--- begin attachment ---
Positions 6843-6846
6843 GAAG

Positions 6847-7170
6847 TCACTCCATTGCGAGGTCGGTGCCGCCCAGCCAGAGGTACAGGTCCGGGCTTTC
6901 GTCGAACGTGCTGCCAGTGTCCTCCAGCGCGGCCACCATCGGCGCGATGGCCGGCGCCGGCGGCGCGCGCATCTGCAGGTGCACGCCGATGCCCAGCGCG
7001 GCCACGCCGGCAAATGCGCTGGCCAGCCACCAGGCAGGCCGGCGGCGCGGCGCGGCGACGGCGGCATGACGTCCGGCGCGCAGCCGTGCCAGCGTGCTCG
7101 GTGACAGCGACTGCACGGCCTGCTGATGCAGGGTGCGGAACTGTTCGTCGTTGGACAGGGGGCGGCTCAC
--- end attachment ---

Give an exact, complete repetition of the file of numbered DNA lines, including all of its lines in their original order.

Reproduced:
Positions 6843-6846
6843 GAAG

Positions 6847-7170
6847 TCACTCCATTGCGAGGTCGGTGCCGCCCAGCCAGAGGTACAGGTCCGGGCTTTC
6901 GTCGAACGTGCTGCCAGTGTCCTCCAGCGCGGCCACCATCGGCGCGATGGCCGGCGCCGGCGGCGCGCGCATCTGCAGGTGCACGCCGATGCCCAGCGCG
7001 GCCACGCCGGCAAATGCGCTGGCCAGCCACCAGGCAGGCCGGCGGCGCGGCGCGGCGACGGCGGCATGACGTCCGGCGCGCAGCCGTGCCAGCGTGCTCG
7101 GTGACAGCGACTGCACGGCCTGCTGATGCAGGGTGCGGAACTGTTCGTCGTTGGACAGGGGGCGGCTCAC